Our Risen Lord, taking on a new form of life in His resurrected body, wounds and all, invites us to take on a new form of life in the ways we live with each other. So why don’t we do that? We are human like the disciples, scared of something that’s new to us, that we haven’t seen. But also like the disciples, Jesus is with us. Jesus cares for us. Jesus loves us. He is our advocate. He is on our side. Yes, Jesus asks us to obey His commandments, but what are those commandments? They are simple. Love God with all your heart, mind and soul, and love your neighbor has yourself, as recounted in the synoptic gospels, and in John’s gospel, love one another as I have loved you. That’s the kind of thing we should be preaching and doing when we leave here. AMEN.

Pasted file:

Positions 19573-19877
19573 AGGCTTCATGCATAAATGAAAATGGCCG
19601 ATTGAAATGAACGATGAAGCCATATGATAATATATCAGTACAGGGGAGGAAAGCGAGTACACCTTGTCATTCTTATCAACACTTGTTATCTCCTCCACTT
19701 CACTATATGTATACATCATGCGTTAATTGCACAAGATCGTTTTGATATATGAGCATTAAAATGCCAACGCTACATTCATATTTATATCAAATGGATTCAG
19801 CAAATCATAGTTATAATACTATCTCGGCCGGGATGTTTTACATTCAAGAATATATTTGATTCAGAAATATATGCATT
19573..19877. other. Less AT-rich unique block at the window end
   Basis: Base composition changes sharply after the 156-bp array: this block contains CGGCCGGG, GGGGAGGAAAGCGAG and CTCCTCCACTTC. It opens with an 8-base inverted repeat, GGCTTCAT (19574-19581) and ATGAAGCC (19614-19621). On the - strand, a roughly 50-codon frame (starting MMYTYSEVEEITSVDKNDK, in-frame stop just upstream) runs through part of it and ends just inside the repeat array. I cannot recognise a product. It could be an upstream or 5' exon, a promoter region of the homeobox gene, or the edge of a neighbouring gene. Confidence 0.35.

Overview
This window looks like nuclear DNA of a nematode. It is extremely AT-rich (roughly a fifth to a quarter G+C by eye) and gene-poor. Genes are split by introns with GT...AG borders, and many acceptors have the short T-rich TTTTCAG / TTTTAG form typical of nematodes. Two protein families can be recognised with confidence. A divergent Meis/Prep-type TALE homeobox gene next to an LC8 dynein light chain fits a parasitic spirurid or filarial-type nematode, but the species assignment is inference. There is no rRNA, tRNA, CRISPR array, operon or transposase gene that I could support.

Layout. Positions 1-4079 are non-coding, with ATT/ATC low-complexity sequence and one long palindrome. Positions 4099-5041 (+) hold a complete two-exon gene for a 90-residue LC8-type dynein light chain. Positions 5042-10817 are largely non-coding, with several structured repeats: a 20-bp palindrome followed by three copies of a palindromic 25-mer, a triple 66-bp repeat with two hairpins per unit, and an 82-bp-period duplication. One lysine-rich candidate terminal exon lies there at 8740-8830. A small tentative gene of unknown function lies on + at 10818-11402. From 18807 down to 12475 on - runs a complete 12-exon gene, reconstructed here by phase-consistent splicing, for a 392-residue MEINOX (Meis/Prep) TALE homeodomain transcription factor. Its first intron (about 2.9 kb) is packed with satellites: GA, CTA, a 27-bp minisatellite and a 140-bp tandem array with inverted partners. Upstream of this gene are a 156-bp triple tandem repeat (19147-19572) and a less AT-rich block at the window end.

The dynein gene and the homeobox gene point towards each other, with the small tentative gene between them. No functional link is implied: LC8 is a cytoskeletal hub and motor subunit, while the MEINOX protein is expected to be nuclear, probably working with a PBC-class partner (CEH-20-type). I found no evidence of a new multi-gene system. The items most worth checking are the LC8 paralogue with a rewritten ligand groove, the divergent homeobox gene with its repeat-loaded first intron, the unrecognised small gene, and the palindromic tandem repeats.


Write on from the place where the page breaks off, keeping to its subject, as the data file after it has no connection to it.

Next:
THIRD SUNDAY OF EASTER
Saint Cecilia Catholic Community
Palm Springs, California
Rev. Dcn. David Justin Lynch
Acts: 3:13-15;17-19 Psalm 4:2;7-10 1 John 2:1-5 Luke 14:35-48
+ In the name of the Father, and of the Son, and of the Holy Spirit, AMEN.
We usually associate ghosts with Halloween. But believe it or not, sometimes Halloween and Easter get mixed up, like in today’s gospel, when the disciples thought they had seen a ghost when the risen Lord appeared to them. Today’s gospel is somewhat like the story of Thomas we heard last Sunday, where the disciples were scared of further persecution by the Jewish authorities. Here, however, they’re scared in a different way. That thought they’d seen a ghost! After all, Jesus had died, so the idea of someone coming back to life after death was a bit disconcerting to them.